A month ago I broke up with my ex. We go to the same high school.
She recommended just taking a “break.” Within two weeks I knew it wouldn't work, so I said I didn't want to be together.
She came back saying she missed talking and being friends. I said that would be fine, if she could handle it.
It was okay at first, but she’d get emotional. She’d claim that talking wouldn't take long, but ended up being hours, including suggestions of getting back together.
I was clear that I didn't want to be together, ever, and she’d get angry. Later, she’d apologize.
I know it’s difficult for her and I want her to be happy, but she’s making me very upset. How should I handle this?
You’re being too clear just weeks after being a couple.
Being told “not ever” about getting back together can be a trigger for overreaction, clinging, even depression.
That’s why she’s grabbing every chance to push for getting back together.
Because she gets so emotional, tell her kindly that she needs to talk to someone for support about how to get over this.
Mention her parents and her best friend as people who love her and want her happy.
If you feel her reactions are getting more worrisome over time, alert her friend yourself.
Then insist you two only talk once weekly and hopefully contact can ease off naturally.
But if you hear extremes of mood, inform her parents yourself.
I’m a man, early-30s. I own my own house and rent out rooms to my friends.
My roommate’s friend moved back to town two months ago for a job, so he’s currently living with his parents rent-free.
He likes to drink beer, watch sports, and hang out with my roommate. He comes over almost every night.
My roommate and I share food and drink costs. When his friend came over we offered him one of our shared beers. Now he’s drinking a free beer every night.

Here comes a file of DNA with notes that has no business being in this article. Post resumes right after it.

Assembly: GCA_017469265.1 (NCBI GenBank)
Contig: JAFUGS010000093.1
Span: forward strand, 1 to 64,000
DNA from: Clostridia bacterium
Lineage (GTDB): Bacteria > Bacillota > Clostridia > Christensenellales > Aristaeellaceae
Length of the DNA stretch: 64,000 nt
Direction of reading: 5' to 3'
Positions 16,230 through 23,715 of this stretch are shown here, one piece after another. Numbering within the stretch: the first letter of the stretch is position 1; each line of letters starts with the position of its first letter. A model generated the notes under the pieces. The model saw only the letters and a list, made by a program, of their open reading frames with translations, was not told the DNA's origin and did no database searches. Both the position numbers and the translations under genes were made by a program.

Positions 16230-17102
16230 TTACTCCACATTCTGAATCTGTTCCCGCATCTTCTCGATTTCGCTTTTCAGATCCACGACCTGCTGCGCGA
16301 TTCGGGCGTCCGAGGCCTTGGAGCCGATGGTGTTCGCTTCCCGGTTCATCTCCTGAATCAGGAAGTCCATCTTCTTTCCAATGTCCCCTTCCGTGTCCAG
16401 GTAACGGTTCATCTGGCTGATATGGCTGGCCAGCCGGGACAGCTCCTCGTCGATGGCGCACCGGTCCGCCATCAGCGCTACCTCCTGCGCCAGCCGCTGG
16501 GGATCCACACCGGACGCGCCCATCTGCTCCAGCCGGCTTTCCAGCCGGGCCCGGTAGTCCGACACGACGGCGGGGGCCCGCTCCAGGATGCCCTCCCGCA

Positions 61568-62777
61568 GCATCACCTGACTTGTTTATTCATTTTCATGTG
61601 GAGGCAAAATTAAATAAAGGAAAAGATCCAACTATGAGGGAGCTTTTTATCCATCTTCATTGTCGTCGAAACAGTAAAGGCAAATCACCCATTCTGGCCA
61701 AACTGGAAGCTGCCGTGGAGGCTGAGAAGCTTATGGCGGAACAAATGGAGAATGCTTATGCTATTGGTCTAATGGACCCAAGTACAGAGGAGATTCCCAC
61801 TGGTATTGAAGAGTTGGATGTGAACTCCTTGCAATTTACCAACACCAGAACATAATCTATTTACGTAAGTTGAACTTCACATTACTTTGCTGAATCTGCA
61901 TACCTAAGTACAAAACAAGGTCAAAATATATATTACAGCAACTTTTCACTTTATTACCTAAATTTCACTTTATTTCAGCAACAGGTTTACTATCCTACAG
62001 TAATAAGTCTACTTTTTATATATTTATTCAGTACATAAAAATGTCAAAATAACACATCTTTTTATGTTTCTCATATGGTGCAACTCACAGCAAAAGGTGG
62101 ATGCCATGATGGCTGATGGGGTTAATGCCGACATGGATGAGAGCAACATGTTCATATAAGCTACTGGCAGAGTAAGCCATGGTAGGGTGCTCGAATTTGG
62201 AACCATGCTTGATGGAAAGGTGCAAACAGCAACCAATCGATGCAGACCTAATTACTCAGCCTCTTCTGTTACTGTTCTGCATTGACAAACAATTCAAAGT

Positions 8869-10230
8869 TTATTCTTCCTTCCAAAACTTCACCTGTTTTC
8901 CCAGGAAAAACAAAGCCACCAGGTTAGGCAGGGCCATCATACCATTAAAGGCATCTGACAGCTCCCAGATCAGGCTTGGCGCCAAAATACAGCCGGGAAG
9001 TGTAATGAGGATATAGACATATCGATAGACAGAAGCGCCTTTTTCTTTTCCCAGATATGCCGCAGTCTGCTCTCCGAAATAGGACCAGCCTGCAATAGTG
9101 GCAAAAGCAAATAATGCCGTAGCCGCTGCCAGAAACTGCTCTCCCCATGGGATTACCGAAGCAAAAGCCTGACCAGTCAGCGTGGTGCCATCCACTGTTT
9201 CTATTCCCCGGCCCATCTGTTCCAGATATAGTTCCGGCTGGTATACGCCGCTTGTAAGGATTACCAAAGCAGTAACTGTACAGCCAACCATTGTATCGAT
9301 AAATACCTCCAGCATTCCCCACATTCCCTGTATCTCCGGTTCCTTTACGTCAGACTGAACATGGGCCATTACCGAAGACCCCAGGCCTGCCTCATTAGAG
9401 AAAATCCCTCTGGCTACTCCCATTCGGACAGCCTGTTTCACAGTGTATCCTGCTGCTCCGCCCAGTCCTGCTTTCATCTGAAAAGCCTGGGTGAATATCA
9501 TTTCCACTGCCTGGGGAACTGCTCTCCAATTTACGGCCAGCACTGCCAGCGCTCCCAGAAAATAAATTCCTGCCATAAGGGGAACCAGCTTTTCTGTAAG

My roommate informed me that his friend also occasionally brings a beer home and paid my roommate for it, for which he gave me half of the money.
This guy then wanted to get in on our beer purchasing because we buy 24s and get a discount.
On the weekend, he took some of the beer he paid for to a party, drank it all, but wanted a free drink when he returned.
I’ve had enough of this mooching loser drinking my beer, watching my TV, sitting on my couch.
He has a well-paying job and pays no rent. I feel I’m being used so he doesn’t have to hang out with his parents in their home.
My roommate feels a bit used too, and regrets enabling his friend to take advantage of me.
He talked with his friend who offered to compensate me for the beer.
I want to accept the compensation but not the apology and tell the guy he’s no longer welcome in my house.
He never took any action to correct his behaviour until we confronted him.
Or, should I just restrict his visits to twice a week, and no free beer?
You’re all adults, not teenagers, and his basic behaviour isn’t going to change. He’ll compensate you, apologize, but still be coming over as often as possible.
And you’ll continue to feel uncomfortable about him.
Remember, you’re also a landlord, so you need to know what lines to draw with “visitors” even when friendships are involved.
I’m 19, a bisexual student.
I haven't come out to my family yet and don't know how. My mom's side is very accepting, but my father's side (not including my dad) is very homophobic, especially my grandparents.
I’m worried that my family might disown me to avoid the drama between both sides.
What should I do? Should I come out while my grandparents are still alive?
You’re not alone. Your parents will not disown you; nothing you say about them would suggest such an extreme reaction.
Your grandparents may overreact initially… but they may adjust to the news.
There are many examples of people whose seemingly fixed ideas on sexuality changed when they learned the realities of the feelings and sexual identification of their own children and grandchildren.
Do not live in fear. Come out to your parents in a private discussion with them, beginning with stating your love for them.
Tip of the day:
Don’t ignore heavy emotional reactions from an ex. Alert close support people.